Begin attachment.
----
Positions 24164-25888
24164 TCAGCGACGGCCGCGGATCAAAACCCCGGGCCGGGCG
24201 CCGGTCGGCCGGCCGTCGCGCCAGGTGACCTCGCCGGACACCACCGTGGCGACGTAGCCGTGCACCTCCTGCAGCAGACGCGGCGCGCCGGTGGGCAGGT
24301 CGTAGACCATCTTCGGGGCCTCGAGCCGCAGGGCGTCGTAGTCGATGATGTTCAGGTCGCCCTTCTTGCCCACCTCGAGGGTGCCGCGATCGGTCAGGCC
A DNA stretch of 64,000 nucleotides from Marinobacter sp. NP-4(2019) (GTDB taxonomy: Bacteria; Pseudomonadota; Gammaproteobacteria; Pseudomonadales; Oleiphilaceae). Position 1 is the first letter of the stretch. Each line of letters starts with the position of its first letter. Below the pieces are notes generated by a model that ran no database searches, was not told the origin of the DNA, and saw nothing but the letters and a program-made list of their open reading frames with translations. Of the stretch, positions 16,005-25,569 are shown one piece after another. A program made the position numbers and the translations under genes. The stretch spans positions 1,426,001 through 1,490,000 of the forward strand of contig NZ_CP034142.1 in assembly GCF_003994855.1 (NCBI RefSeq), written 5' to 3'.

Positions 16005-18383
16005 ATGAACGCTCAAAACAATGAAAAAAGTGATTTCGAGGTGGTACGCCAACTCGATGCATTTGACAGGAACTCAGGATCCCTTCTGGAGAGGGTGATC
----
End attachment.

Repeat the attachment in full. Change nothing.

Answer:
Positions 24164-25888
24164 TCAGCGACGGCCGCGGATCAAAACCCCGGGCCGGGCG
24201 CCGGTCGGCCGGCCGTCGCGCCAGGTGACCTCGCCGGACACCACCGTGGCGACGTAGCCGTGCACCTCCTGCAGCAGACGCGGCGCGCCGGTGGGCAGGT
24301 CGTAGACCATCTTCGGGGCCTCGAGCCGCAGGGCGTCGTAGTCGATGATGTTCAGGTCGCCCTTCTTGCCCACCTCGAGGGTGCCGCGATCGGTCAGGCC
A DNA stretch of 64,000 nucleotides from Marinobacter sp. NP-4(2019) (GTDB taxonomy: Bacteria; Pseudomonadota; Gammaproteobacteria; Pseudomonadales; Oleiphilaceae). Position 1 is the first letter of the stretch. Each line of letters starts with the position of its first letter. Below the pieces are notes generated by a model that ran no database searches, was not told the origin of the DNA, and saw nothing but the letters and a program-made list of their open reading frames with translations. Of the stretch, positions 16,005-25,569 are shown one piece after another. A program made the position numbers and the translations under genes. The stretch spans positions 1,426,001 through 1,490,000 of the forward strand of contig NZ_CP034142.1 in assembly GCF_003994855.1 (NCBI RefSeq), written 5' to 3'.

Positions 16005-18383
16005 ATGAACGCTCAAAACAATGAAAAAAGTGATTTCGAGGTGGTACGCCAACTCGATGCATTTGACAGGAACTCAGGATCCCTTCTGGAGAGGGTGATC